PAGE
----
Equinor, the Norwegian-based energy company, is currently drilling for oil in the Johan Sverdrup field, one of the five largest oil fields in the harsh marine environment of the Norwegian continental shelf.
Linjen ender på 300 meters dybde
Last month, the construction of a new pipeline began from the Mongstad refinery to the Johan Sverdrup oil field, ending at a depth of 300 metres.
The oil field is located in the North Sea, 160 kilometres from the Mongstad refinery, and is expected to hold 1.8–2.9 billion barrels (290–460 million cubic metres) of oil. According to Equinor, the field lies at a depth of 110 to 120 metres beneath the surface, while the reservoir itself is at 1,900 metres.
Oil production is planned for late 2019, so a great deal of construction still needs to be done at this stage.
The complexity of offshore drilling
Carrying out drilling operations 300 metres below sea level is extremely difficult and demands highly specialized equipment and skilled operators.
Extreme precision is required throughout the drilling process, and so the drill bit and rig site operators are supported by a variety of sensors which transmit data at various intervals. Parameters such as pressure, torque, hook load, weight on bit, mud flow, rate of penetration and RPM are regularly registered and fed back to Equinor’s rig site operators and engineers.
Highly manoeuvrable undersea support
Due to low visibility (there is rarely any significant light beyond 200 metres beneath the surface), a remotely-operated underwater vehicle (ROV) with light and camera support is required in order to monitor the work at a depth of 300 metres.
The point of view from the ROV is vital – it gives the drill bit and rig site operators a direct indication of when the bit penetrates through the seabed. If the drill bit is not stopped in time it will continue out of its casing, and will be extremely difficult to get back in place at that depth.
Equinor is naturally very keen to avoid this happening, not only because of the cost and time-consuming implications, as well as the safety risks involved in the intervention required to resolve it, but also because it would unnecessarily delay the total production revenue of NOK 1,350 billion that the Johan Sverdrup oil field is expected to deliver.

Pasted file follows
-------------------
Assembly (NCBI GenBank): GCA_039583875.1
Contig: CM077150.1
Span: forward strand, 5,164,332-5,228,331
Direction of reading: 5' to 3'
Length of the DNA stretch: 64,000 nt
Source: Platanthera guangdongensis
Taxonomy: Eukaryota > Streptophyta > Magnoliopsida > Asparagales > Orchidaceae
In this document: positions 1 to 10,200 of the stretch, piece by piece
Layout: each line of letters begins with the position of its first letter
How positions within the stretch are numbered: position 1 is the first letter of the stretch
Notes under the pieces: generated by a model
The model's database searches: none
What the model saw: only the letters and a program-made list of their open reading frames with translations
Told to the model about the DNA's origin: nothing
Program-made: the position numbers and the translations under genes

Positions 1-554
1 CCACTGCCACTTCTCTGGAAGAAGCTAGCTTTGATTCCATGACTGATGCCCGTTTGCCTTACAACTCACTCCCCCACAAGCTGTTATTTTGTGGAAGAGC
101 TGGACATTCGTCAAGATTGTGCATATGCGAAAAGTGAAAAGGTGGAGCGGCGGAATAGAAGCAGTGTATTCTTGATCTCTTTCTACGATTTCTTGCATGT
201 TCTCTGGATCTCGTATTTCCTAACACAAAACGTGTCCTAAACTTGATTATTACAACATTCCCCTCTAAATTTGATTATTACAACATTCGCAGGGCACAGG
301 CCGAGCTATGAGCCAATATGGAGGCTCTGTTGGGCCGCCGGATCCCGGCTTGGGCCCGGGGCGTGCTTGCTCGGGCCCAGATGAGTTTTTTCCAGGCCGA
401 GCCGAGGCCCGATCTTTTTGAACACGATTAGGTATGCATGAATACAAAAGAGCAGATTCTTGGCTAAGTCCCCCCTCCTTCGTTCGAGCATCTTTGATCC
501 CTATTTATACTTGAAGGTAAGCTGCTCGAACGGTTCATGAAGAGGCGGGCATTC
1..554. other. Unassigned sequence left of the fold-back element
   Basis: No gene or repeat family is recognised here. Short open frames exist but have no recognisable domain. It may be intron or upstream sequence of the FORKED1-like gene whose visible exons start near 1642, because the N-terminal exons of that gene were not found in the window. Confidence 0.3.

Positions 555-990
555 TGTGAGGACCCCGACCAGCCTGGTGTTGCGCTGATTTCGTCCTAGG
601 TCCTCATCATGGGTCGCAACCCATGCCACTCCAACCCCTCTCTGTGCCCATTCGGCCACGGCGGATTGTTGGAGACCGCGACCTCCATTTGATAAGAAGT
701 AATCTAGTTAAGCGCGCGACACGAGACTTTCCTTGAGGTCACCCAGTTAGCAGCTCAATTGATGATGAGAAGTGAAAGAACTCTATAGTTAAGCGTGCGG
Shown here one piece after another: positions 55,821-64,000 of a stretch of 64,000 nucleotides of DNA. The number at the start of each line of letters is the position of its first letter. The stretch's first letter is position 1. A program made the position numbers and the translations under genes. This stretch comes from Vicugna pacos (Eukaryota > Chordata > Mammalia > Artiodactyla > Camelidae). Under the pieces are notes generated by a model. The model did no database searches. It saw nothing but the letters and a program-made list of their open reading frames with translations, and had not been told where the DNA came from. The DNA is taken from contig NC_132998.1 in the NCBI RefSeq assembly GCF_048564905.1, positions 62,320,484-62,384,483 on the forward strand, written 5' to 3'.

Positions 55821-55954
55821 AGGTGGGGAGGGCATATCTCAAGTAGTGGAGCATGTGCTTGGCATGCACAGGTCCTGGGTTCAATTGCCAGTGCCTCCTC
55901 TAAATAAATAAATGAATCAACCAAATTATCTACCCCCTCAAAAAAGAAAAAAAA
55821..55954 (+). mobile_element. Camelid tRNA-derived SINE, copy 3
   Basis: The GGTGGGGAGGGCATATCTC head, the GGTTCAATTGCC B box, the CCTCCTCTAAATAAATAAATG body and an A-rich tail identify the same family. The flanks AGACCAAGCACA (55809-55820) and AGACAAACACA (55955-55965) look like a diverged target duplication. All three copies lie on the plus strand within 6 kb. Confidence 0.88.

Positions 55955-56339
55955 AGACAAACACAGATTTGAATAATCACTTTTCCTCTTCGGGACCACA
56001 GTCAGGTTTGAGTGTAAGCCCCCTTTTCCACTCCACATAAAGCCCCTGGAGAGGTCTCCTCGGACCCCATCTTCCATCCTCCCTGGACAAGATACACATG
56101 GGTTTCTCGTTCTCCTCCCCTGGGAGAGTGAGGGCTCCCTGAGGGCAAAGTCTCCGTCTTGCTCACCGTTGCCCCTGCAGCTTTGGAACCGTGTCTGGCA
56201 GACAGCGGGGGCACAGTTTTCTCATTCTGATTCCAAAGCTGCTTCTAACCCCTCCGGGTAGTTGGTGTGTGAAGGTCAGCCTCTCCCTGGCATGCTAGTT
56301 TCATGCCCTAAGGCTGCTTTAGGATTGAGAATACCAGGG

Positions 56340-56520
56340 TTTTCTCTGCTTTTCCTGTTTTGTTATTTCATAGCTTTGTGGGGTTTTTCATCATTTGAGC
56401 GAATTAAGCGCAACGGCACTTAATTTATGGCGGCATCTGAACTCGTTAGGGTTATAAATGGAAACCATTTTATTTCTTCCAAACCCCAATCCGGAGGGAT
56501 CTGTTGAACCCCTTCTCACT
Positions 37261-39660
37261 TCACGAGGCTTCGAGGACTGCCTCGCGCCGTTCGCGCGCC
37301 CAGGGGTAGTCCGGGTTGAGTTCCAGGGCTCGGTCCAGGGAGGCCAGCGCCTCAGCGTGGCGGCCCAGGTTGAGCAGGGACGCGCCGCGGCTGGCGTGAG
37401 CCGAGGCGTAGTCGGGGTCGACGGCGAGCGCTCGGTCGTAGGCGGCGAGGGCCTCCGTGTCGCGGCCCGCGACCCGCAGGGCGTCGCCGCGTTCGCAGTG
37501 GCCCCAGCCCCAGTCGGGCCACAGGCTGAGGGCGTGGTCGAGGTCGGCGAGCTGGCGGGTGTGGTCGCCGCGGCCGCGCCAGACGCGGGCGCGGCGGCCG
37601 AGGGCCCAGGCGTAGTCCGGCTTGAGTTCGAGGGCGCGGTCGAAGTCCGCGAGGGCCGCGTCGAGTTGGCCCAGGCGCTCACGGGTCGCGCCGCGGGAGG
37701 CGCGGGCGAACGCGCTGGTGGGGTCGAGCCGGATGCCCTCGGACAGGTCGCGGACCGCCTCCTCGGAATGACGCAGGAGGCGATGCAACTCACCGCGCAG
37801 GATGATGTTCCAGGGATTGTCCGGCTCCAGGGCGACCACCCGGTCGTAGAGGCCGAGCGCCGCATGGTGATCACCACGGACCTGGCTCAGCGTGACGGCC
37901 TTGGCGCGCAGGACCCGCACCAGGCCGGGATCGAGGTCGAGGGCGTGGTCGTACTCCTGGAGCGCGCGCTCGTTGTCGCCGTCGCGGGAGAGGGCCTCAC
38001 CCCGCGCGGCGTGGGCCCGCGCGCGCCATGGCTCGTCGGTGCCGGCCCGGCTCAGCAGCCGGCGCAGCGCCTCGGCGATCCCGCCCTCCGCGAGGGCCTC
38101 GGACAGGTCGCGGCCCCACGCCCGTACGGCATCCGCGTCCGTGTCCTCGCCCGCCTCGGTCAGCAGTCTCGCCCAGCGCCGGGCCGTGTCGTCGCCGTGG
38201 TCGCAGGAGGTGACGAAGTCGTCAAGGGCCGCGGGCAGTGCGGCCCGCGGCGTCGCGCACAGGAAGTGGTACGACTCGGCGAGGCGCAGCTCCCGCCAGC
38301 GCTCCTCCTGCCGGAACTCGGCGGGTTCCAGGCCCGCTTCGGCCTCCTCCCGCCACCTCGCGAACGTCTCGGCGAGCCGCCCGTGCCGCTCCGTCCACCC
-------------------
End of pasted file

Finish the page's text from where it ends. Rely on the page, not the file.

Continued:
Reliable real-time video is vital
That’s why Equinor reached out for help with the monitoring task and selected BLOM Fiskeoppdrett AS, a company with the knowledge and the equipment to handle an ROV and the necessary HSE excellence for working not only offshore, but subsea. Another very important criterion was that BLOM was able to deliver a strong and reliable video stream.
During the initial 800 metres of drilling, Incendium’s Stream Unit™ was connected to BLOM’s V8 M500 ROV, which streamed video to the drill bit and rig site operators. The stream could be simultaneously viewed on the IncidentShare™ web portal back at Equinor’s headquarters, where the project management team was closely monitoring the work and its progress. OCEAN SAR, an Incendium reseller, sold the Stream Unit™ to BLOM, but they were also part of the project at Equinor, monitoring all ROV systems, including the ROV winch, position and all of the documentation.
Kjell Thore Olsen, CEO of OCEAN SAR, says: “Incendium’s streaming solution was much appreciated by Equinor and has proved its value. Streaming live video from an ROV during drilling operations will definitely set new standards in the offshore industry.” As a result of this, BLOM has been asked to perform further undersea work at the Johan Sverdrup oil field, helping Equinor to avoid downtime and improve efficiency and communication by streaming video from drilling operations.
Blom Fiskeoppdrett AS was founded in 1971 by one of Norway’s pioneers in fish breeding, and remains a family business today, run by the second and third generation. BLOM uses ROVs and Incendium’s streaming platform to inspect their fish farms, which allows the company’s management to inspect the farms and follow the work without needing to travel to the sea farm themselves. www.blomsea.no